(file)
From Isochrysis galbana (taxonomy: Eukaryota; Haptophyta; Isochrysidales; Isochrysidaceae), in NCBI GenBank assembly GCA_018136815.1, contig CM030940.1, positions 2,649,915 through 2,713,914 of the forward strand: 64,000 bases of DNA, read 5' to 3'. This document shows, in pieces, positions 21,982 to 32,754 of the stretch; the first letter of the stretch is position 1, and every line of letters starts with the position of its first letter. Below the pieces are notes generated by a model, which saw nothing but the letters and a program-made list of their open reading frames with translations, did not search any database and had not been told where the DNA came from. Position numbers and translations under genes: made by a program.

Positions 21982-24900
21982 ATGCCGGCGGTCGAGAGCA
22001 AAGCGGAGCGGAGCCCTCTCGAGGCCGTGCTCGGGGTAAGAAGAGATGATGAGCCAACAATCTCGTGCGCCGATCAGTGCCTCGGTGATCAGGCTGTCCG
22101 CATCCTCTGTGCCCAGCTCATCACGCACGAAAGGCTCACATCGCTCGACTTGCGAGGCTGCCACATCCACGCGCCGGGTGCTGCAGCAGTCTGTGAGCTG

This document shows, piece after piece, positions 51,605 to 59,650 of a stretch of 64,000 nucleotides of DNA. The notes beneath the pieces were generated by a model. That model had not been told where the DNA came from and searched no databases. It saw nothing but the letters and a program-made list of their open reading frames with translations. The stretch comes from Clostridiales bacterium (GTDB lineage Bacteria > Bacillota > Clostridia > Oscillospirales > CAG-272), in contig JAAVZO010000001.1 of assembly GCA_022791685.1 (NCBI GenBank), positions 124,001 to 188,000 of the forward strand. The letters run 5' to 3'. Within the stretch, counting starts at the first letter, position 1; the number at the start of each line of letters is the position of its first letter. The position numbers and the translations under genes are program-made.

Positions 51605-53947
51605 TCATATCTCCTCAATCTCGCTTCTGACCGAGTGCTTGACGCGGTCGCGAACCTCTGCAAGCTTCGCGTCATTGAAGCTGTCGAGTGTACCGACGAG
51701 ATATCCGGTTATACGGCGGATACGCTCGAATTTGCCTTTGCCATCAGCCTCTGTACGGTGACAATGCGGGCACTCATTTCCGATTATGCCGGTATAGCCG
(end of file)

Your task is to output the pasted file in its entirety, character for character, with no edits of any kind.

From Isochrysis galbana (taxonomy: Eukaryota; Haptophyta; Isochrysidales; Isochrysidaceae), in NCBI GenBank assembly GCA_018136815.1, contig CM030940.1, positions 2,649,915 through 2,713,914 of the forward strand: 64,000 bases of DNA, read 5' to 3'. This document shows, in pieces, positions 21,982 to 32,754 of the stretch; the first letter of the stretch is position 1, and every line of letters starts with the position of its first letter. Below the pieces are notes generated by a model, which saw nothing but the letters and a program-made list of their open reading frames with translations, did not search any database and had not been told where the DNA came from. Position numbers and translations under genes: made by a program.

Positions 21982-24900
21982 ATGCCGGCGGTCGAGAGCA
22001 AAGCGGAGCGGAGCCCTCTCGAGGCCGTGCTCGGGGTAAGAAGAGATGATGAGCCAACAATCTCGTGCGCCGATCAGTGCCTCGGTGATCAGGCTGTCCG
22101 CATCCTCTGTGCCCAGCTCATCACGCACGAAAGGCTCACATCGCTCGACTTGCGAGGCTGCCACATCCACGCGCCGGGTGCTGCAGCAGTCTGTGAGCTG

This document shows, piece after piece, positions 51,605 to 59,650 of a stretch of 64,000 nucleotides of DNA. The notes beneath the pieces were generated by a model. That model had not been told where the DNA came from and searched no databases. It saw nothing but the letters and a program-made list of their open reading frames with translations. The stretch comes from Clostridiales bacterium (GTDB lineage Bacteria > Bacillota > Clostridia > Oscillospirales > CAG-272), in contig JAAVZO010000001.1 of assembly GCA_022791685.1 (NCBI GenBank), positions 124,001 to 188,000 of the forward strand. The letters run 5' to 3'. Within the stretch, counting starts at the first letter, position 1; the number at the start of each line of letters is the position of its first letter. The position numbers and the translations under genes are program-made.

Positions 51605-53947
51605 TCATATCTCCTCAATCTCGCTTCTGACCGAGTGCTTGACGCGGTCGCGAACCTCTGCAAGCTTCGCGTCATTGAAGCTGTCGAGTGTACCGACGAG
51701 ATATCCGGTTATACGGCGGATACGCTCGAATTTGCCTTTGCCATCAGCCTCTGTACGGTGACAATGCGGGCACTCATTTCCGATTATGCCGGTATAGCCG